He ordered “Mr. Raniere to effectuate that return to the fullest extent practicable.”
When asked about the collateral, Raniere, of course, denied knowing anything about it.
He told Judge Garaufis, “I have never handled the collateral, do not know anything about it, do not have it.”
A legal argument then cropped up wherein Raniere’s attorney argued it would violate Raniere’s 5th Amendment right if he returned the collateral.
The judge agreed, though not eagerly, and stayed the order requiring Raniere to return the collateral until his appeal is finished.
This might take years.
Raniere is in the midst of an appeal. The government has not responded to his initial appeal and a supplemental brief may yet come from the Vanguard. After the government responds and Raniere replies, it may take a year or more for the Court of Appeals to decide on this matter.
If he fails, he may appeal to the US Supreme Court. And if he wins either at the Second Circuit or the Supreme Court, he very likely will get a new trial. That also might take years.
Judge Garaufis explained, “Mr. Raniere’s counsel raises the concern that requiring Mr. Raniere to locate and disgorge the victims’ collateral may violate his Fifth Amendment right against self-incrimination in the event that he prevails in his appeal and gains a retrial.”
“The Second Circuit has previously rejected the argument that an order directing a defendant to return ill-gotten property to victims, as required by the MVRA, violates the defendant’s Fifth Amendment rights.” See United States v. Bryser, 954 F.2d 79, 89, Second Circuit 1992.
“Even so, in an abundance of caution, the Court stays Mr. Raniere’s obligation to effectuate the return of the victims’ collateral until the exhaustion of his appellate rights on direct appeal. Within 60 days of the exhaustion of such rights, he must effectuate the return of all original and duplicate copies of DOS victims’ collateral or, to whatever extent such collateral has not yet been returned, file a letter with this Court establishing that he has made all reasonable efforts to effectuate the return of the collateral and setting forth a detailed plan and timeline for returning all outstanding collateral to the fullest extent practicable.”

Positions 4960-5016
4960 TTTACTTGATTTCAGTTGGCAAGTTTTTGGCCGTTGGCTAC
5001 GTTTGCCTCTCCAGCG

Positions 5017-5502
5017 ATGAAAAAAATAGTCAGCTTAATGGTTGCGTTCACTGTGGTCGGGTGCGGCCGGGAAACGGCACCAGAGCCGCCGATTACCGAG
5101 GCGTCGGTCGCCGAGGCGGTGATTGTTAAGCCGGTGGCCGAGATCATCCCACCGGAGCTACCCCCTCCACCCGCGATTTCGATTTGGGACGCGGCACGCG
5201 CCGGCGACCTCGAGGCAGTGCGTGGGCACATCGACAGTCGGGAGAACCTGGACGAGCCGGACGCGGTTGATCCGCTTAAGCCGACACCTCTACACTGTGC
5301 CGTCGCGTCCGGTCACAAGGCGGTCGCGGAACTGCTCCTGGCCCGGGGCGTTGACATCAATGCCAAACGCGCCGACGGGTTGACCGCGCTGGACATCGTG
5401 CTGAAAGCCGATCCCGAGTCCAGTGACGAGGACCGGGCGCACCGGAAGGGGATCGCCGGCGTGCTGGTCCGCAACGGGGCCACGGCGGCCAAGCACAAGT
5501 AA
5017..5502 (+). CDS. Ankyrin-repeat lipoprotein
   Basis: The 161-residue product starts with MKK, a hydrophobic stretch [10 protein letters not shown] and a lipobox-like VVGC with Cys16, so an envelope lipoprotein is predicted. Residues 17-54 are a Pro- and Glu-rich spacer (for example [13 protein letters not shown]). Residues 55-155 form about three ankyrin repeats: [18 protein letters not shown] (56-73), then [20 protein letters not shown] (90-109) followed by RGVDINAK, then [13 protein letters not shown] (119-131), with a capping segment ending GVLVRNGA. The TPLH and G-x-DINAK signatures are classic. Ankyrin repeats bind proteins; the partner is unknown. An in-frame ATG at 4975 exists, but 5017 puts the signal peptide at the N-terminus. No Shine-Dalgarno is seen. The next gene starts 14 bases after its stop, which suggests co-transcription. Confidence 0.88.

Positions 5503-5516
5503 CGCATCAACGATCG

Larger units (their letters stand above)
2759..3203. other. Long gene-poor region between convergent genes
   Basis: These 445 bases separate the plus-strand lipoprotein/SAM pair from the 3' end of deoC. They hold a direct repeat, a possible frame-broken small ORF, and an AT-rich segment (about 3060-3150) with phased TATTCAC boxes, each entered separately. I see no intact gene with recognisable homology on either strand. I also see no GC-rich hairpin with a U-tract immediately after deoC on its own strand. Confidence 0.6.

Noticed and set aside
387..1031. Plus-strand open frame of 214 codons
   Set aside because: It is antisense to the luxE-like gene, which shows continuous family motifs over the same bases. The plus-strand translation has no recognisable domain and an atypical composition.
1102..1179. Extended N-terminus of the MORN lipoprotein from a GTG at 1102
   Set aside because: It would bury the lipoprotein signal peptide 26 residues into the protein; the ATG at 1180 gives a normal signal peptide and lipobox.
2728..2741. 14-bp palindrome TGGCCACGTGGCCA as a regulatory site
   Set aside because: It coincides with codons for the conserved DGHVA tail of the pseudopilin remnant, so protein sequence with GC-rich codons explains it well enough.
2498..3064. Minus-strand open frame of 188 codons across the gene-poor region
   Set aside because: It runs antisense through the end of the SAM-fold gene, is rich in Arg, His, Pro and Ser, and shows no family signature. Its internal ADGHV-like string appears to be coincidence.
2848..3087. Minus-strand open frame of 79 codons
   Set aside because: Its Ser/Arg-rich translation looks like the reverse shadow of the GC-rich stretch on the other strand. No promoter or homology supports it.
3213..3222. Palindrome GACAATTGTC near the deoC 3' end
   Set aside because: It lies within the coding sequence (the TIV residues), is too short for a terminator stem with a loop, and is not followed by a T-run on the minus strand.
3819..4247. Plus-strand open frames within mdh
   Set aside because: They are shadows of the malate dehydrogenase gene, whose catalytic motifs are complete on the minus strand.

In the meantime, the judge told Raniere to keep his mouth shut.
From the transcript:
THE COURT:.. I would… counsel him [Raniere] not to speak on… whether he actually controls any of the collateral…
MR. FERNICH [Raniere’s lawyer]: I would echo that advice, for what it’s worth.
THE DEFENDANT [Raniere]: Okay.
Per Judge Garaufis’ order, Raniere must help get the return of “all the original and duplicate copies of their [lower ranking DOS slaves’] collateral” within 60 days after his appeal has been decided (If he wins the appeal and gets a new trial, the judge’s order will be moot).
But he does not need to return it during the stay until his appeal is done.
He does, however (in the event he has control of it) have to preserve it and not try to destroy it.
The judge said, “while such obligation [to return the collateral] is stayed, [Raniere must] preserve any original or duplicate copies of collateral that are within his dominion or control.”
In short, Raniere has to preserve the collateral until his appeals are done. Which might take years.
See how smart he is? Not only did he not pay a dime to any of the victims, even the judge couldn’t force him to return the collateral, which he knows nothing about anyway. Raniere, of course, says that collateral was only devised to make women more empowered.
Another victory for old Vanguard, and, of course, I hate to say it again, but this is stellar proof of it being wholly appropriate in this instance: Viva Executive Success!
Stay tuned for Part #4.